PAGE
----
Absolute plate motions and age of the ocean crust around Australia since 150 million years ago

This animation shows a model of absolute plate motions and the age of the ocean crust through time centered on Australia using a plate model from Müller et al. (Annual Review of Earth and Planetary Science, 2016). The animation corresponds to snapshots of the tectonic evolution portrayed here as shown in Fig. 1 of Müller et al. (Earth Planet. Sci. Lett., 2016).

 

 

Mid-ocean ridges and boundaries of rift systems are shown as black lines, whereas subduction zones are shown as toothed black lines; absolute plate velocities arrows are shown as black arrows. At 150 Myr ago the video portrays Gondwanaland before its breakup, with the Phoenix Plate in the Pacific Ocean being subducted along the eastern Gondwana margin. Around 130 Myr ago breakup occurs between India and Australia/Antarctica. The combination of mid-ocean ridge push west of Australia and Antarctica with slab suction along eastern Gondwana results in pronounced eastward motion of Australia/Antarctica from 130-100 Myr ago. In turn the leading edge of eastern Australia overrode sinking, subducted slab material, first leading to a dynamic drawdown and flooding of the Eromanga Basin, and later to rebound. Rebound was partly driven by the progressive younging of the subducting crust of the Phoenix Plate, leading to a reduction in subducted slab volume through time, and a progressive reduction in negative buoyancy of the slab material sinking in the upper mantle. Video created by Sabin Zahirovic, based on the plate models published here:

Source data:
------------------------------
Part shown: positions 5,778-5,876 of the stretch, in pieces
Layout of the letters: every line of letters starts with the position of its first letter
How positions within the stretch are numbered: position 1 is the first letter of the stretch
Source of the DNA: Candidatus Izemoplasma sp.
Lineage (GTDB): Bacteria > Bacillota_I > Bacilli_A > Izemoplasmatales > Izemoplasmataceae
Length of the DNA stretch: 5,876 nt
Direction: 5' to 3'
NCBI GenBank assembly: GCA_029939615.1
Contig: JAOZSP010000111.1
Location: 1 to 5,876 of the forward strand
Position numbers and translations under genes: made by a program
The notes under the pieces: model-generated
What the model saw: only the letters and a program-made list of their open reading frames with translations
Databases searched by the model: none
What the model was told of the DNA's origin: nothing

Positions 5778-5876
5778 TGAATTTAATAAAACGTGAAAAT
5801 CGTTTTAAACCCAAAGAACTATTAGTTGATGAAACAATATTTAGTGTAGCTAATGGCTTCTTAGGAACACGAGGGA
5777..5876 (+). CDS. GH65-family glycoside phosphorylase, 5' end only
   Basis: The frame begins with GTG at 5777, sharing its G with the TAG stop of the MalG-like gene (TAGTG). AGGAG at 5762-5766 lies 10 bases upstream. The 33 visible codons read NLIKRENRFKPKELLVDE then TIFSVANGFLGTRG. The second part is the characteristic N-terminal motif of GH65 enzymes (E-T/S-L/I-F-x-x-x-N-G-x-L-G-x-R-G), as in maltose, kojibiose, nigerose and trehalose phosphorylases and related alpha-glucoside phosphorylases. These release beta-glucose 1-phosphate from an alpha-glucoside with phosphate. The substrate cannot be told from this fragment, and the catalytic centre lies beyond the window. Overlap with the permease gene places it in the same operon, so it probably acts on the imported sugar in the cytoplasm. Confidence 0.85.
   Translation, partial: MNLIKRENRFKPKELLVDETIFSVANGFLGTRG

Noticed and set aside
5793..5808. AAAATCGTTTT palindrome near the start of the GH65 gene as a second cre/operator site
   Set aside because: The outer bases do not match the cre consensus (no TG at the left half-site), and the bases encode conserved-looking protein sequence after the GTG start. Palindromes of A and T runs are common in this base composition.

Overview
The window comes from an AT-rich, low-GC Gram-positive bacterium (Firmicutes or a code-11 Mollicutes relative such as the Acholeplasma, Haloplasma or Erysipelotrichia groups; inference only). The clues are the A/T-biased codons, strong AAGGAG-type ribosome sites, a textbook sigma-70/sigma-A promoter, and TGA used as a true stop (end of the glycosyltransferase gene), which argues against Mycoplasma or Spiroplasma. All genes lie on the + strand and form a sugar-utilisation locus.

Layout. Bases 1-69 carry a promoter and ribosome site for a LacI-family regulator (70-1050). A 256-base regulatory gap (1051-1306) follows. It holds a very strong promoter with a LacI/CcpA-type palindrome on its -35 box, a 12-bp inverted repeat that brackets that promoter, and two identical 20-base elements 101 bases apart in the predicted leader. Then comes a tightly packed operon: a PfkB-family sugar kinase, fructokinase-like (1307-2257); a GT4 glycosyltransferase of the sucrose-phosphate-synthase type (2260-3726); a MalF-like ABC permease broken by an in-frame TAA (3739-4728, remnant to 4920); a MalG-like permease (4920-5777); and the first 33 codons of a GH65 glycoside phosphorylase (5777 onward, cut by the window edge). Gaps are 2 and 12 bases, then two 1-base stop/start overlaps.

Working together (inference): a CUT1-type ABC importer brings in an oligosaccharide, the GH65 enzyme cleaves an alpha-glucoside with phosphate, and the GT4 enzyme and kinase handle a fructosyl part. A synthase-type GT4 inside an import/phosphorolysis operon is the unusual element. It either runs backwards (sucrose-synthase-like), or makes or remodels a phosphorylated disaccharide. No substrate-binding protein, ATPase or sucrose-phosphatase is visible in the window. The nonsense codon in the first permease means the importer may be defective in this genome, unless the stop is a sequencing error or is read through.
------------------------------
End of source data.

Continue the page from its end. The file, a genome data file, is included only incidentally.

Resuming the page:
Müller, R. D, Seton, M., Zahirovic, S., Williams, S.E., Matthews, K.J., Wright, N.M., Shephard, G.E., Maloney, K.Y., Barnett-Moore, N., Hosseinpour, M., Bower, D.J., Cannon, J., 2016, Ocean basin evolution and global-scale plate reorganization events since Pangea breakup, Annual Review of Earth and Planetary Science, Vol 44, 107-138.

Müller, R.D., Flament, N., Matthews, K.J., Williams, S.E., Gurnis, M., 2016, Formation of Australian continental margin highlands driven by plate–mantle interaction, Earth and Planetary Science Letters, 441, 60-70.

 

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